11. 5 The Normans in the Mediterranean
    (pp. 87-102)

    At Christmas 1099, Bohemond, Prince of Antioch, completed the pilgrimage upon which he had set out four years earlier by praying in the church of the Holy Sepulchre at Jerusalem. The city had been captured by the First Crusaders nine months earlier while Bohemond was still securing control over his new territories in northern Syria. Up to the time of the capture of Antioch he had been one of the main leaders of the crusade. He was by descent a Norman, his grandfather Tancred of Hauteville having a quiver-full of sons who sought their fortunes outside the duchy. Bohemond’s father,...

  12. 6 Historical Writing
    (pp. 103-122)

    Normandy and England in the central Middle Ages are exceptionally well provided with chronicles, even though their composition, as we shall see, tended to occur in clusters, leaving gaps for periods of great upheaval and trauma.¹ For example, there are few contemporary indigenous reports on the settlement of the vikings in Normandy c. 900 or on the conquest of England in 1066 or on the ‘loss of Normandy’ in 1204. Conquests are usually reported by the conquerors and not by the victims, while defeats are usually digested over a long time and the victims’ views do not emerge until the...

  13. 7 Feudalism and Lordship
    (pp. 123-134)

    The recent trend in Anglo-Norman studies to avoid using 1066 as a sharp dividing line has made possible a much broader and more historical treatment of eleventh-century social change.¹ This has involved a refreshing new look at feudal institutions. A long tradition dating from at least the work of Spelman in the seventeenth century to that of J. H. Round in the nineteenth has led to the dominance, first of the legal, then of the military aspect, of ‘feudalism’. This view still held the field when both Pocock and Douglas, in discussing Spelman’s definitions of ‘feudal custom’ and ‘feudal law’...

  14. 8 Administration and Government
    (pp. 135-164)

    John Le Patourel, in a classic survey of the governance and administration of the Anglo-Normanregnum, published in 1979, argued that, between 1066 and 1154, Norman practices were introduced into England to a considerable extent, but that this gradually tailed off, more especially after 1154. The ‘Norman Empire’, which collapsed in the 1140s, and its Angevin successor, were two distinct political constructions. The Angevin territorial complex, besides being much the larger, was ruled by a different dynasty, and its distinctive government was based on different principles. In the time of the ‘Norman Empire’, England and Normandy were usually governed jointly...

  15. 9 The Anglo-Norman Church
    (pp. 165-190)

    The history of the church in England in the late eleventh and early twelfth centuries was deeply influenced by the aftermath of two revolutionary events. The Norman Conquest was no less dramatic in its impact on ecclesiastical life than in the changes which it wrought in secular society.¹ The church, like the land, was under new management, and the new French élite introduced important organisational changes based on continental models. Even more significant than the Norman take-over of the Old English church, however, was the rise to power at Rome of a radical group who shattered age-old concepts of the...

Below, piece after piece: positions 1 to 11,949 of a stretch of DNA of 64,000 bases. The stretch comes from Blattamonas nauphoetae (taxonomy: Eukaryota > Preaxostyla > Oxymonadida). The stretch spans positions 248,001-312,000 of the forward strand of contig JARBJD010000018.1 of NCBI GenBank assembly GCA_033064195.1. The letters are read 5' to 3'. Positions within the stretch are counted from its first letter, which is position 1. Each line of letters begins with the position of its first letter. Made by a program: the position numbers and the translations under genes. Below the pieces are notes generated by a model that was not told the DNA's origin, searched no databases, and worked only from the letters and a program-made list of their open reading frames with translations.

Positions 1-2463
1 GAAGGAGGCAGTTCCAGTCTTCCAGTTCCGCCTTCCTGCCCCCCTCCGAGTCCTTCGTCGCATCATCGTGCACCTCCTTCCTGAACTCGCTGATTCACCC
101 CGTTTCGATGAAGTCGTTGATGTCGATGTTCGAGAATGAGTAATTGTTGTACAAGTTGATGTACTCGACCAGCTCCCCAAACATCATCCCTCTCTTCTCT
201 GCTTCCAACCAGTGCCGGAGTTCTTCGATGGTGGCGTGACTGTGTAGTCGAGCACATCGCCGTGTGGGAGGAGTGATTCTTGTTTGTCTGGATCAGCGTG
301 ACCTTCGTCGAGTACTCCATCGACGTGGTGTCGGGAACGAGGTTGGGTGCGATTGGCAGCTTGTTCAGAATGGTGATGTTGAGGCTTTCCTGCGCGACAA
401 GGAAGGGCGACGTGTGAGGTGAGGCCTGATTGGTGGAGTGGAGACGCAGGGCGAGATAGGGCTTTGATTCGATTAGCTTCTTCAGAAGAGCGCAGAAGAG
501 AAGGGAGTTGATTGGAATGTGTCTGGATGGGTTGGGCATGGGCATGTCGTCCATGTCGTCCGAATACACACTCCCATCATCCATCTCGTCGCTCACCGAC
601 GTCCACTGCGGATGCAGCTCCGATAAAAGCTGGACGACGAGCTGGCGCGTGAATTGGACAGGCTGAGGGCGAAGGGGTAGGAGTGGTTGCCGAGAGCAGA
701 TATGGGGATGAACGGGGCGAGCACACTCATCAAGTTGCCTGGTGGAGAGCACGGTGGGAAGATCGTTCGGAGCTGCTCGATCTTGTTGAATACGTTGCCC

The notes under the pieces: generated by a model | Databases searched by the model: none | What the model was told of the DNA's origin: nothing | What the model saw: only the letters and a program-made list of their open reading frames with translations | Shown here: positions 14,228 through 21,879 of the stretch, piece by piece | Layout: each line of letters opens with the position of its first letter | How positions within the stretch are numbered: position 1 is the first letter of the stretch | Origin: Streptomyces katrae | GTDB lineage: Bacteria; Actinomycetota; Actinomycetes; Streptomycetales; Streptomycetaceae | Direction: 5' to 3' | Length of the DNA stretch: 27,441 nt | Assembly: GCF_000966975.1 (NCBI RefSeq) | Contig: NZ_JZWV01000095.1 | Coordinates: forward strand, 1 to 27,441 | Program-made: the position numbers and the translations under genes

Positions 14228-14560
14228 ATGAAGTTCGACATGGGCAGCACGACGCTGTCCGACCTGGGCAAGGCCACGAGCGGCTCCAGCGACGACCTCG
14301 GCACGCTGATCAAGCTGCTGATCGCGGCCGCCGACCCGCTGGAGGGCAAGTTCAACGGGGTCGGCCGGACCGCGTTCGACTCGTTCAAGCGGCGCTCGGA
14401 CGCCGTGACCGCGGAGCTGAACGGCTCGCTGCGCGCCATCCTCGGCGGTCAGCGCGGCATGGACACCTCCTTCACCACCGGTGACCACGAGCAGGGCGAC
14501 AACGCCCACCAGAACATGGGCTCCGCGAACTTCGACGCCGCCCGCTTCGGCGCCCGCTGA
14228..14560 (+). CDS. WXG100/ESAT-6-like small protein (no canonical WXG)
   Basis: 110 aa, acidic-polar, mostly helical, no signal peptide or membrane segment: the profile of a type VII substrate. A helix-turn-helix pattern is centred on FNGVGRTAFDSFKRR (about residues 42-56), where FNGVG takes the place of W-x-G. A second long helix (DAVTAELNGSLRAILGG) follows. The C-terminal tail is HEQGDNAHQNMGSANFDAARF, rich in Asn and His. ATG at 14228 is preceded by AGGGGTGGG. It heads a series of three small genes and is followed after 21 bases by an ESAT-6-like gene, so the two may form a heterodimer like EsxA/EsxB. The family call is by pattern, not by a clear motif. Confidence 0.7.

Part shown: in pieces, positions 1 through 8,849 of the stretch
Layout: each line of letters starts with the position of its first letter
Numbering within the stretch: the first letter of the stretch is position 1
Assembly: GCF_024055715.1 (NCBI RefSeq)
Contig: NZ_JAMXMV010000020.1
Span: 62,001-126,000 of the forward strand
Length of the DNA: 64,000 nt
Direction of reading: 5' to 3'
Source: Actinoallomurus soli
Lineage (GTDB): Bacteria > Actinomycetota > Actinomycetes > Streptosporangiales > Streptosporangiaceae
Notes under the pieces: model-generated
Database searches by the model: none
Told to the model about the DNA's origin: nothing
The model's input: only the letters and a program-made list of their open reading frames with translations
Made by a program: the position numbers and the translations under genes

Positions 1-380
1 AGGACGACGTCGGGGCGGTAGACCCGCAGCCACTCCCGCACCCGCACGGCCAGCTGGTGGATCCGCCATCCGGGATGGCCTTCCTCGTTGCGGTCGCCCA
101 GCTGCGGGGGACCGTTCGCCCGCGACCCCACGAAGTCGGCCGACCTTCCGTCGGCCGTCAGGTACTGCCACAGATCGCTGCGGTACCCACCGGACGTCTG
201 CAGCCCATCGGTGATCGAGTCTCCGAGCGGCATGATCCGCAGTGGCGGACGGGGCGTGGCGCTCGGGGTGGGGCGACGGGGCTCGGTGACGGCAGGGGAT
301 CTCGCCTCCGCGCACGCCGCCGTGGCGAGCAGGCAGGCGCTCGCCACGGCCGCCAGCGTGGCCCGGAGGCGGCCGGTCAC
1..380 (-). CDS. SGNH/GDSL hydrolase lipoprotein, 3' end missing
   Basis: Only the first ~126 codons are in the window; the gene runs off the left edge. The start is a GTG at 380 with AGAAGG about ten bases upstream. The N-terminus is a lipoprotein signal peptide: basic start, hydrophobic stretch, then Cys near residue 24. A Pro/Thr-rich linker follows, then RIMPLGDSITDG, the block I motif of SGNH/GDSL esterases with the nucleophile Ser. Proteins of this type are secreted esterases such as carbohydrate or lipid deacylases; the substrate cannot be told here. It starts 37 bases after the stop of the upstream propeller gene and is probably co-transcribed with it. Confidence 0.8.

16. 10 Language and Literature
    (pp. 191-214)

    As Haskins in his now classic study of the Renaissance of the twelfth century reminds us, too close a focus on Latin obscures the fact that, over and above the revival of learning with which it is synonymous, the twelfth century was also ‘an age of new creation in literature and art beyond the mere imitation of ancient models’.¹ Notwithstanding his own almost exclusive preoccupation with the achievements of the monastic and ecclesiastic intelligentsia, Haskins was well aware of how profoundly the secular world was also affected by the general broadening of horizons and the renewed intellectual vitality which characterised...

  17. 11 Ecclesiastical Architecture, c. 1050 to c. 1200
    (pp. 215-254)

    The one hundred and fifty years, from about 1050 to 1200, which will be briefly reviewed here was a period of intense architectural activity and change, from the pre-romanesque of Anglo-Saxon England, to the developed gothic styles of c. 1200. While the architecture of Normandy followed a relatively stable course through this period, that of Englandwas convulsed in 1066, one of the clearest signs we have of the profound cultural change brought about by the Conquest. While the conquering Normans imported a style developed in the duchy, they also brought England into the wider orbit of European architecture, and the...

  18. Further Reading
    (pp. 255-265)
  19. Genealogies
    (pp. 266-271)
  20. Time Lines
    (pp. 272-274)
  21. Index
    (pp. 275-298)
  22. Back Matter
    (pp. 299-299)